After picking both of us up at the airport in the evening, my dad drove us to our family’s land in East Texas early the next morning. After arriving at our cabin, we checked each of the blinds and feeders and determined that everything was still in working order. It looked like we were getting activity from both deer and hogs at each feeder, which bode well for the hunt.

During the evening of the second day of hunting, Ted was sitting in one of our four deer stands armed with his Ruger M77 in .30-06 Springfield. The stand and the accompanying feeder are located just inside the woods to the west of the main north-south road on the land. A small ravine separates the elevated tree stand from the feeder, which is about 30 yards away to the east. Deer and hogs often travel up and down the ravine and stop to eat at the feeder before crossing the dirt road and disappearing into some very thick brush on the other side.

View of the feeder from the stand

Thursday, December 12, 2013

Wright's Liquid Smoke


Wright's Liquid Smoke, the producers of great tasting, all-natural, liquid smoke, is having a giveaway for a $500 gift card to Bass Pro Shop along with a 1 year supply of liquid smoke. To enter, simply click here and follow the instructions on the screen. You can enter once per day until the contest ends on December 20th.

As an added bonus, all fans who enter the contest will receive 3 free delicious venison recipes featuring Liquid Smoke. Below is a sneak peak at one of the three recipes you will receive if you enter the contest. Enjoy!

Sauce for BBQ Venison   Courtesy of Food.com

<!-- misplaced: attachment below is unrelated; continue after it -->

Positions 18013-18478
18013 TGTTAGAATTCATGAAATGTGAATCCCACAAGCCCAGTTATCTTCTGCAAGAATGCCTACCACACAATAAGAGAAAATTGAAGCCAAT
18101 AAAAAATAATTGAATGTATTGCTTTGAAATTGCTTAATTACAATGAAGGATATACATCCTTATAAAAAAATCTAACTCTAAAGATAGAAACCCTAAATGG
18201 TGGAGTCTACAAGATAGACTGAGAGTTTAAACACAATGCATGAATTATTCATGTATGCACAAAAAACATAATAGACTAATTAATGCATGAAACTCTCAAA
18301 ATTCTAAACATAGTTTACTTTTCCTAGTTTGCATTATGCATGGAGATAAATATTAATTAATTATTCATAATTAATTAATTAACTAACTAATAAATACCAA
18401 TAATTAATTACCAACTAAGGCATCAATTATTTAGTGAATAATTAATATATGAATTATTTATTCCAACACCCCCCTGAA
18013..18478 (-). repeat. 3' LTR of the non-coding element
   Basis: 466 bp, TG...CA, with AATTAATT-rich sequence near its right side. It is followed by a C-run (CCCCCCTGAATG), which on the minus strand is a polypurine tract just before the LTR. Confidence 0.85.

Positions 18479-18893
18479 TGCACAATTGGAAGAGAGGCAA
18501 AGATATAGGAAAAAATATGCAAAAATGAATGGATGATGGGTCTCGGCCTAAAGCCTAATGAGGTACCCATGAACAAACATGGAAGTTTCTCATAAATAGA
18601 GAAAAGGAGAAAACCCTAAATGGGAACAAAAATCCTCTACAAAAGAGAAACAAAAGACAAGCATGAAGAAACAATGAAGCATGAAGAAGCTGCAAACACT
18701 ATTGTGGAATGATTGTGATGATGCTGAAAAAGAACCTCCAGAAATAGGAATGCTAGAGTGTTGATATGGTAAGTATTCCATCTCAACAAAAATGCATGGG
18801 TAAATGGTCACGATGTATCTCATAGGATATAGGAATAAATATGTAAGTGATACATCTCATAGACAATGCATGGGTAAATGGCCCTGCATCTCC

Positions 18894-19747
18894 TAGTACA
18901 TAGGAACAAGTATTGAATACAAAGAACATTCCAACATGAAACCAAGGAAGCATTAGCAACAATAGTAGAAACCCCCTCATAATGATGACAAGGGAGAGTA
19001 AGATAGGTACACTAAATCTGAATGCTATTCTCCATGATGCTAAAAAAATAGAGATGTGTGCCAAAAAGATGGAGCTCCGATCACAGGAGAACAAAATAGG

Ingredients:
5 lbs deer roast
3 cups ketchup
3 cups brown sugar
1 tablespoon garlic salt
3 tablespoons liquid smoke
Directions:
1.    Place roast in crock-pot let cook on low for 8 hours or overnight.
2.    Let roast cool.
3.    Skim off any fat.
4.    Shred roast.
5.    In medium sauce pan mix ingredients for sauce.
6.    Bring to a boil.
7.    Pour over meat and mix thoroughly.
8.    Reheat.
 Serves 12

Sunday, December 8, 2013

Predator Control

One of the things I’ve noticed since I’ve starting writing this blog is that the discussion of predators in general, especially wolves, is one of the most controversial subjects for people on both sides of the aisle. Regardless of what some people may think, predators, particularly mountain lions and wolves, do serve an important role in nature. However, just like anything else, too many, or not enough of them, can spell very bad things for the health of a given wildlife population. While I’m not trying to provoke a fight with anyone, I would like to take some time to discuss a personal experience I've had regarding the topic of large predators and the effect they have on game populations. 

Not too long ago, I was hunting with an outfitter who had a mountain lion move onto his land during the previous few weeks. His land had a very large and healthy population of deer, and this was probably one of the reasons why the mountain lion decided to stake a claim there. Less than a week after he first noticed the tracks of the cougar, he saw the cougar for the first time. Around this time, he realized that he was seeing fewer and fewer deer on a daily basis as they reacted to the presence of the mountain lion and vacated the immediate area around where he was seeing the mountain lion.

This mule deer doe and her two fawns are prime targets for mountain lions.
Archived content, no longer updated
disclaimer